Summer heat has settled over our valley and the mountains’ promise of cool breezes and deep-forest shade enticed Mike and me to load our bikes onto the truck and head for higher elevations. Our favorite local trail, the Santa Ana River Trail, clings to the mountainside a few hundred feet above the river, dipping into quiet, oak-shaded glens that, in normal rain years, have small streams coursing down to feed the south fork of the Santa Ana River, one of the valley’s major water supplies.
As lovely as this trail is, few mountain bikers pause for any length of time to savor the panoramic views and dizzying canyons below, preferring to focus on the two inches of trail ahead of our knobbed tires as we desecrate the trail by turning it into a racecourse. Sally and I combine the exhilaration of flying down rock-cobbled straightaways and carving high speed turns with short rest stops to admire the scenery, though admittedly, the stops are primarily to catch our breath and let our exhausted legs recover.
Riding with Mike allows no such periods of recovery for me because even though I’m pushing myself as hard as my stubby legs will turn the cranks, he’s cruising along without even breaking a sweat.
After climbing the River Road up the canyon, we paused to put our protective downhill gear on before leaving the dirt road to ascend the singletrack . While I was gobbling down a quick breakfast of nuts and a peanut butter cup, a group of about thirty riders, some on E-bikes, jumped onto the trail ahead of us. Being the elitist bike snobs that we are, we quickly surmised by their apparent fitness level (or obvious lack thereof) that they would soon become obstacles to our progress on the mostly downhill trail. We lingered a few minutes, giving them time to put some distance between us and to allow the dust to settle.
It took only a few minutes to catch up to the stragglers at the back of the group and they considerately moved their bikes to the side of the trail to allow us to pass but a few minutes later we came upon the main group of riders who were obliviously blocking the path entirely. I sweetly suggested that they might kindly move to the side to allow us to pass and a few of them did but most of them stood, looking dumbly as if it were inconceivable that we two geriatric riders could possibly pass them, even though they were standing still. I trudged past the group, pushing my bike on the loose, outside edge of the trail. The lead riders, not wanting to be stuck behind slower riders jumped on their bikes ahead of Mike and me, abandoning their group.
Mike, who is probably one of the best singletrack riders in any age group, had been following me with the GoPro camera, filming our ride. I’m no slouch on downhill singletrack, (for my gender) so the lead fellows didn’t put much of a gap on me and the ones following us weren’t being held up.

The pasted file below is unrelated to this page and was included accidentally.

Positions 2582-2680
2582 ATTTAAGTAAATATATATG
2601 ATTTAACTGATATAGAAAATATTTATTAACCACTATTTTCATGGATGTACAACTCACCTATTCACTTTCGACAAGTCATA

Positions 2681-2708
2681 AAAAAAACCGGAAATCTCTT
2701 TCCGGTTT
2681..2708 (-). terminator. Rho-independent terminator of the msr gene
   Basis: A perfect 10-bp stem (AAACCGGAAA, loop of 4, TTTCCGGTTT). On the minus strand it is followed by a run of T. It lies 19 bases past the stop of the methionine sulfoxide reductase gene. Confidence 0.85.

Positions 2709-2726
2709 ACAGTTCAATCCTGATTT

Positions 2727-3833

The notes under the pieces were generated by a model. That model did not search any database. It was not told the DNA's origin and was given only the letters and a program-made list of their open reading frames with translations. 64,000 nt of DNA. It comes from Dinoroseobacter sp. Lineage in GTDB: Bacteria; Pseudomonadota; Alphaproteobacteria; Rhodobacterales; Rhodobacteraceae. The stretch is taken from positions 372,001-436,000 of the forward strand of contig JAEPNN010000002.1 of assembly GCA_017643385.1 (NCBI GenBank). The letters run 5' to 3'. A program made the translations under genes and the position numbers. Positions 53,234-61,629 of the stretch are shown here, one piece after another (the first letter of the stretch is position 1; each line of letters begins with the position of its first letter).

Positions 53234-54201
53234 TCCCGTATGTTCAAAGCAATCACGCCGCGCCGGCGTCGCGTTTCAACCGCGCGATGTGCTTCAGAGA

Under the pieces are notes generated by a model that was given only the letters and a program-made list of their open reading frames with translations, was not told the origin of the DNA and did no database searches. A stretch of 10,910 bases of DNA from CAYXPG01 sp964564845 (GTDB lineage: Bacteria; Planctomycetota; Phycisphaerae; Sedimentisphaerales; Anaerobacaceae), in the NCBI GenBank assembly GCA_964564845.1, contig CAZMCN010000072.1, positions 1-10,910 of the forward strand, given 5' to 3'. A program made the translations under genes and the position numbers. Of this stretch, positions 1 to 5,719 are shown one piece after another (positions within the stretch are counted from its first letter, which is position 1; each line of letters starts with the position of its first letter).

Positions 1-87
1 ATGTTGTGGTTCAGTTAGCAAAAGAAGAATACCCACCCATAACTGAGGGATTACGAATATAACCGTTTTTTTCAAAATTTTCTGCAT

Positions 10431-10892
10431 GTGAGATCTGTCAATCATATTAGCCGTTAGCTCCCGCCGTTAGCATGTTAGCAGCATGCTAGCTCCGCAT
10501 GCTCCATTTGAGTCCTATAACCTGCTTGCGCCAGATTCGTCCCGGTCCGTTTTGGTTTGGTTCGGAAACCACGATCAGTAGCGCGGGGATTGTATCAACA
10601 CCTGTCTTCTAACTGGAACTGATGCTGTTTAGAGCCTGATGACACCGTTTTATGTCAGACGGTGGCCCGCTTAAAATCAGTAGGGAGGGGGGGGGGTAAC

Highly motivated to maintain my position in the pack, I was riding at the limit of my ability and strength as we approached a series of extremely exposed (as in a steep drop-off) turns, made especially treacherous by the roots of uphill trees protruding into the trail. As we approached the bulge of the first tree, which has been painted red (as if one might not notice a knob the size of a gorilla head at handlebar level) Mike, who was behind me, advised me that I might want to pull off at the next wide spot in the trail as the faster riders had caught up with us. I assessed the loose edge, the sheer drop off, and the tree in a split second and deemed it safe to ride if I pedaled as furiously as possible and closed my eyes.
With eyes wide open, I grazed the tree root with my left pinky finger which was clamped onto my handlebar in a death grip. In a split second my bike was jerked into the tree and I fought vainly to correct my trajectory. The chopped, loose outer edge of the trail gave me no purchase as I tried to regain the two inches of firm soil I needed and in an instant, my bike was toppling over the edge, into the canyon below.
The idea of plunging head first down the vertical chute was unappealing enough to make my body react without thought, though it’s surprising how much crosses your mind as you assess your options at a time like that. I found myself sliding down the loose precipice on my new Troy Lee bike shorts, with my upside down bike preceding me and my thoughts were, not necessarily in this order, “Oh, this is not good for my bike” and, from years of downhill skiing, “Dig your edges into the hill”. The result was that my cleated bike shoes found sufficient purchase to arrest my slide only about 15 feet below the trail and my bike, handlebars dug in, came to rest just below me.
Mike, stopped in mid trail with a half a dozen other riders behind him, was aghast. In dismay, he blurted out, “What the !@#$ are you doing!?” And then, he chivalrously slid down the hill, filling his own shoes with loose gravel, to retrieve my bike. He was able to drag it to where one of the young men waiting above was able to reach down to grab a wheel and hoist my bike back onto the trail while I clawed my way back to the level path.
Shaken but relatively uninjured, I leapt back on the bike and rode the adrenaline rush through the rest of the section that so unnerves the acrophobic.
At home we reviewed the video, laughing more heartily each time we watched me waver, then drop from view of the camera. When the camera panned the faces of the young men watching from the trail above, I was reminded of the saying, “You know you’re old when people gasp rather than laugh when you fall”. Sadly, Mike won’t win any awards for his cinematography because he loses all focus when catastrophe strikes. The GoPro, which was strapped to his chest, got excellent footage of the ground, the sky, his feet, my bike, everything but my spectacular landing. And, if I do say so myself, it was a 10!